Anatomy of A Competent Leader

competent leader

Leadership is lifting a person’s vision to high sights, the raising of a person’s performance to a higher standard, the building of a personality beyond its normal limitations. —Peter Drucker

As I ponder this, I reflect on what I believe the anatomy of a leader is. I think about all of my friends that I consider great leaders. I think of the many traits and actions, that I admire in them. It is who I strive to be, every day. I believe a leader is someone who rallies the troops, someone who includes others on the journey, someone who encourages and celebrates and walks along side of their people. 

What is the anatomy of a leader?

Innovator’s Brain: This is someone who is always thinking: “How can we make this better?” not just “different” for “different’s” sake…but create change for the better. This is an outside of the box thinker, someone whose mind can stretch and see possibilities. Someone who is not afraid to risk themselves and encourage risk in others.

​Learner’s Mind: I love when people call themselves “Lead Learner” rather than “Administrator”. That shows that they know the importance of continued learning and growing oneself. Things change so quickly, if we are not in constant learning mode, we will be left behind. A learner’s mind also includes sharing that learning with others.

Hearing Ears: Another thing I say often is “We need to not only listen to others, but we need to HEAR them.” I believe there is a difference.  We need to make sure we hear, we understand and we do. We need to make sure to do something with what we have heard. This is how we build trust within others.

Observer’s Eyes: Our eyes are always taking in information. There are things that we see overtly, but we also need to observe what is happening covertly. We can only do this if we are WITH, really with, those on our team, or those that we support. We need to be watching and learning. We need to know context in which our team is working. We need to also see the strengths and areas of growth in others and use that information to help all move forward.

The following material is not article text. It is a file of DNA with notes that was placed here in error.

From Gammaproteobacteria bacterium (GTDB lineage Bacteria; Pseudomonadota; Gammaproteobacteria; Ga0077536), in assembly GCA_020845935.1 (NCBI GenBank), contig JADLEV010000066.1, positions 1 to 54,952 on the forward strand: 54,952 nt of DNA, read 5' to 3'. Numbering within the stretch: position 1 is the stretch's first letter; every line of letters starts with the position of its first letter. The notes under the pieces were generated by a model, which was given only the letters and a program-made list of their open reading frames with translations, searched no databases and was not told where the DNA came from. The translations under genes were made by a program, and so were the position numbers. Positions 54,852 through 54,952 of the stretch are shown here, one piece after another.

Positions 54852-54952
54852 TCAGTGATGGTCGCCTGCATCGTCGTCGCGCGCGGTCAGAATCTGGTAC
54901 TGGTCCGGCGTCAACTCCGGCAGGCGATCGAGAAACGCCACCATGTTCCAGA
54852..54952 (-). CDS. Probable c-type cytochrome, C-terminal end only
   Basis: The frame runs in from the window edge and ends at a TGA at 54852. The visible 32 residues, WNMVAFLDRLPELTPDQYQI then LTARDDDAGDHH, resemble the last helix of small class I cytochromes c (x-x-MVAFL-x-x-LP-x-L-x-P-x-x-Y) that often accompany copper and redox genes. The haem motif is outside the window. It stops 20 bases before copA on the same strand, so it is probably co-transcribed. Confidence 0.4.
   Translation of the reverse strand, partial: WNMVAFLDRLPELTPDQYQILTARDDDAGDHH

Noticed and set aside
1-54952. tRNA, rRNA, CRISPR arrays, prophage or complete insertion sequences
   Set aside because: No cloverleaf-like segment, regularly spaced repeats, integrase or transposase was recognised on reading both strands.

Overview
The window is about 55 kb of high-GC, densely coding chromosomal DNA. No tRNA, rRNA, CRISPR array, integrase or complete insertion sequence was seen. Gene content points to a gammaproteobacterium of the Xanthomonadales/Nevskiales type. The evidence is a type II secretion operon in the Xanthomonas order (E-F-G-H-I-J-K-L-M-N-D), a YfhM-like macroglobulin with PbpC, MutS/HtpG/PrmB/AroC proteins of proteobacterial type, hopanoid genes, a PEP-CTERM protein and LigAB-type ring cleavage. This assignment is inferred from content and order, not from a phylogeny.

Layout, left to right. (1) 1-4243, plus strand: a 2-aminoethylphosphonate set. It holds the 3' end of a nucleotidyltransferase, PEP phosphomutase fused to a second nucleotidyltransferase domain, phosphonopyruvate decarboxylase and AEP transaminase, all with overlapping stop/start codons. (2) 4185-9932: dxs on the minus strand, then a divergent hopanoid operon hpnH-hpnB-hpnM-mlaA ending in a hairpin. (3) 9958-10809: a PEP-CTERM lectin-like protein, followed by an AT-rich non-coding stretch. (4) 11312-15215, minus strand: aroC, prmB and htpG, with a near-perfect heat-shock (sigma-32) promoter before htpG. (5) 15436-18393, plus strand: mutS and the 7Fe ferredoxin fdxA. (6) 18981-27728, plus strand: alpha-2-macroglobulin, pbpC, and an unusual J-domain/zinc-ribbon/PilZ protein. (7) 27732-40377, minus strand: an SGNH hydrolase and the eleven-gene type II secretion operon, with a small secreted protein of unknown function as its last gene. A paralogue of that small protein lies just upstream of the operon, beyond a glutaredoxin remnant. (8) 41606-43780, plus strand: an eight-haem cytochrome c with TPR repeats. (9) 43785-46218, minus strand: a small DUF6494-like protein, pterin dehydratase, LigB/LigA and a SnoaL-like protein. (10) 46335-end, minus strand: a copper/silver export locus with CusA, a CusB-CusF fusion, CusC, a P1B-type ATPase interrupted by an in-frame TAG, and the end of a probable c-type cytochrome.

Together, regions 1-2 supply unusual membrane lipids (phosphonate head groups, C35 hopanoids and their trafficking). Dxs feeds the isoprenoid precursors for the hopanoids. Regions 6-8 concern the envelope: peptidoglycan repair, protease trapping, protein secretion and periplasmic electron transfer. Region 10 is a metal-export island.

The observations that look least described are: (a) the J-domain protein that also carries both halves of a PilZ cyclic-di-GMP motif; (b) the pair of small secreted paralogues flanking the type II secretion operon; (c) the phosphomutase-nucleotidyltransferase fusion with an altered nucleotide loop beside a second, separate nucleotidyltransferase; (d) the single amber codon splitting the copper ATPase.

Empowering Mouth: Words matter…a lot! We need to be conscious of not only the words we speak, but the way in which we speak them. As a leader, I believe we should be building others up, growing them, empowering them. This doesn’t mean there shouldn’t be constructive feedback, this means just the opposite. In order to empower others, they need to have feedback, authentic feedback, actionable feedback. They then need the supports, plan and/or tools to help them grow.

Empathetic Heart: ​In order to lead others, one needs to be able to see things from other people’s perspectives. These can’t be “guesses”, but based on knowledge gained from knowing our people. Before acting, it is important to think through how it will effect all parts of the team. If we don’t know, it is important to ask, to have conversations…discussions. 

Working Hands: The best leaders I know roll up their sleeves and jump in the trenches with their team. They are on the floor with the students, they are in the rooms teaching, they are taking risks along side of their staff. They literally do the heavy lift, if needed. They look at their school staff as a team, no one job is more important than the others. They pitch in when needed, without a second thought…they lead from the middle.

Walking Feet: I believe in order to be an effective leader, one needs to BE with those they lead. This means they are in the classrooms…really in them. Not doing a drive by, check in. They spend time with the students and the teachers. They know the students and the students know them. They are a normal fixture in the classrooms, on the playground, in the halls and the parking lot.

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My friend Tony Sinanismoved up to the Central Office this past year as an Assistant Superintendent. He made it a point to schedule meetings later in the day, so he could spend his mornings in classrooms. It was fun to watch him on his daily journeys via Twitter. What was more amazing to see was at the end of the year, how many students’ lives he had impacted. They know him, they love him and they are going to miss him as he moves on to a new district as Superintendent. He works hard to redefine his role…that is the kind of leader I wish to be.

So…can someone be a leader without the “title”? Absolutely! I DO believe we are all leaders in our own right. I know I try to emulate all of the above, every day. What does YOUR anatomy of a leader look like?

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